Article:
DeLAND, Fla. — Volusia County's proposed sales tax hit a bump in the road Monday.
City officials said they're concerned about the tax and are asking the county to delay its vote to put it on the ballot, which was scheduled for Tuesday.
Officials blamed an already bloated ballot, audit requirements and misinformation from news media.
But delaying the sales tax means city officials would have to find other ways to pay for infrastructure repairs, such as those needed to be made to Daytona Beach's Caroline Street, which constantly floods and has cracked pavement.
Daytona Beach said the tax would generate the city $3.7 million annually.
The county's push for a half-cent sales tax has met some hefty resistance.
"We have worked hard, but that's not going down the tubes," Volusia County Council Chair Ed Kelley said.
Officials from Volusia County's 16 municipalities voiced their concerns about the sales tax during a meeting Monday.
They've asked the county to postpone putting it on the November ballot despite all 16 municipalities passing a resolution last month to do so.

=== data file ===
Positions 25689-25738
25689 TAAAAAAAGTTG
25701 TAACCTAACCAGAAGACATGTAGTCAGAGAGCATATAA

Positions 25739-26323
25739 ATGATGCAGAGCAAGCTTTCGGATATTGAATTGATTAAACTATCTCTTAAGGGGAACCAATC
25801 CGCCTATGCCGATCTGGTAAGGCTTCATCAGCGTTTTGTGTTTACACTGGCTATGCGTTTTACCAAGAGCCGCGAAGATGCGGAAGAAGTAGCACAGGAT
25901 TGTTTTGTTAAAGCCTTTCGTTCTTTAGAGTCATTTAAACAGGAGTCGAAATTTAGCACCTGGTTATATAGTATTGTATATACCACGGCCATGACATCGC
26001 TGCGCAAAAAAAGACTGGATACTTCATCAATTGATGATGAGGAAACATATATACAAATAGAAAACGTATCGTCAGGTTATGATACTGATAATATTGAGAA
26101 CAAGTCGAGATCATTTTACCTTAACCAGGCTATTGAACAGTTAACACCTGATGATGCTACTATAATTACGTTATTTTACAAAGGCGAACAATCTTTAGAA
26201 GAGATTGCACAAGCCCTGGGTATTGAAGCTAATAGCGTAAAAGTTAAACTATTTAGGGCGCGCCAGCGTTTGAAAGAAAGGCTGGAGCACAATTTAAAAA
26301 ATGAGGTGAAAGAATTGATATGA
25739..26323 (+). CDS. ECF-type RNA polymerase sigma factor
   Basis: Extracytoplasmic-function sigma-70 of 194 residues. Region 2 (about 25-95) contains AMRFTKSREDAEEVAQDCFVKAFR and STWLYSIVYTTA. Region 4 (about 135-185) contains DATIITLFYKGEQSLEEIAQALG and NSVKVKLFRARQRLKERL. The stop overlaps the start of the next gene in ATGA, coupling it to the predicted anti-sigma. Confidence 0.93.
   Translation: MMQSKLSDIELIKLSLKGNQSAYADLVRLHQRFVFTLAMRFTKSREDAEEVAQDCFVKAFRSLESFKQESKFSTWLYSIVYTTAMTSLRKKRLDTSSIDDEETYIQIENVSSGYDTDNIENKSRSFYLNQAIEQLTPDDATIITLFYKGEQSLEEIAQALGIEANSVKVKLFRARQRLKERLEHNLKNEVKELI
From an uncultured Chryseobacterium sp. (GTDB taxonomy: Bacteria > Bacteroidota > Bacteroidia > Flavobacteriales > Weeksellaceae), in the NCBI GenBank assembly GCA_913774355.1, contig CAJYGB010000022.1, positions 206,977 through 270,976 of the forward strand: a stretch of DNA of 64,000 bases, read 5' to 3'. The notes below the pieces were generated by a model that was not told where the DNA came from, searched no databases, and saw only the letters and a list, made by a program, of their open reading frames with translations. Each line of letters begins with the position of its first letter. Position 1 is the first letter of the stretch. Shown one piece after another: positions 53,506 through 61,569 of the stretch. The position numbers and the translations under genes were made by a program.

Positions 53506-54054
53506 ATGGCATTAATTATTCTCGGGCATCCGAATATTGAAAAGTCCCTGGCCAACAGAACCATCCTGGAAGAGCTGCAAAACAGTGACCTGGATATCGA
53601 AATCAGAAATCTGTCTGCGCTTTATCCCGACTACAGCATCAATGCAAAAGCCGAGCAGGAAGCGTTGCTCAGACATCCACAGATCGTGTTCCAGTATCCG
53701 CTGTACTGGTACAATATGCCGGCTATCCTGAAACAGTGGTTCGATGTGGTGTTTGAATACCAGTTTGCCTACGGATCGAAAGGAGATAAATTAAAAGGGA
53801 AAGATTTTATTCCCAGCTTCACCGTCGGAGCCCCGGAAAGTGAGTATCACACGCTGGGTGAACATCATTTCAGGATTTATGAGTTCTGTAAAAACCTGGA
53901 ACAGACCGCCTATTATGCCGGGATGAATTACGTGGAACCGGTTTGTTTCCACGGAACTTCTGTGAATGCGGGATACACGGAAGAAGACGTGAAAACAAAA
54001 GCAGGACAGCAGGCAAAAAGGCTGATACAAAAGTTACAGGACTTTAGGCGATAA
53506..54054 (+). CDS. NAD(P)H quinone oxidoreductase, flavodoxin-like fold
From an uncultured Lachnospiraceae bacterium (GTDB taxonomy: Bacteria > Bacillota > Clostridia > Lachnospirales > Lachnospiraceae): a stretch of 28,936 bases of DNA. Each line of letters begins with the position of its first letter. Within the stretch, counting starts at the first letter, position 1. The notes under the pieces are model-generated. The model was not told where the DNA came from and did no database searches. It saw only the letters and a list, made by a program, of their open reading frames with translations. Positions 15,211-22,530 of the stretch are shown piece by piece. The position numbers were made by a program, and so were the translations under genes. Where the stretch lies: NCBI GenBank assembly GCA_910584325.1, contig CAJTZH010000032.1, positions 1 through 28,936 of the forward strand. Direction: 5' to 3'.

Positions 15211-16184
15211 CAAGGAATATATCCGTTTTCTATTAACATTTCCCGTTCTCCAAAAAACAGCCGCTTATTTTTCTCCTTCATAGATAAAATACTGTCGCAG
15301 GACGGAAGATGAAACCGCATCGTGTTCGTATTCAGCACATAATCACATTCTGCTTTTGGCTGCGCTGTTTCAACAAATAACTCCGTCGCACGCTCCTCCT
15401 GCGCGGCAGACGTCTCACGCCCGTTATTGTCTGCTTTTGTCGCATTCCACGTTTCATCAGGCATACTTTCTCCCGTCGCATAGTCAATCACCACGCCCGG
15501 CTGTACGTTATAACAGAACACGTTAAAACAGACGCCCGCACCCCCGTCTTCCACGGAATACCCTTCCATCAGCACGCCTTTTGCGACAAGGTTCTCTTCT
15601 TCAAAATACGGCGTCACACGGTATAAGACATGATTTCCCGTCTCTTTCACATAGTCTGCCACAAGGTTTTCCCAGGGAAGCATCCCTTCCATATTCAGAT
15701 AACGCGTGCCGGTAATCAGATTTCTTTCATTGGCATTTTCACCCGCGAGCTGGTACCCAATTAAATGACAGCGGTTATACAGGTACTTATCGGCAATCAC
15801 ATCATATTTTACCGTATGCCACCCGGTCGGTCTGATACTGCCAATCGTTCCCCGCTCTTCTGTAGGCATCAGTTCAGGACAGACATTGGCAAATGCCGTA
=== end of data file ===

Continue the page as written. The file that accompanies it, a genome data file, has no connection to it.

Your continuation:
Kelley reluctantly agreed to do so, saying he asked county representatives to take no action on the sales tax agenda item Tuesday.
"The losers are the residents of our county," he said. "They are still going to be sitting in traffic jams. They are going to be faced with flooding issues that can't be corrected."
Cities had already begun compiling their list of projects that the sales tax would have funded.
The city of Ormond Beach wants to spend $28 million to extend Hand Avenue across Interstate 95 to deal with growing congestion on West Granada Boulevard.
Volusia County's ballot is already two pages long without the proposed sales tax. Some have suggested holding a special election. Should the county decide to do so, it could cost $500,000.
Cox Media Group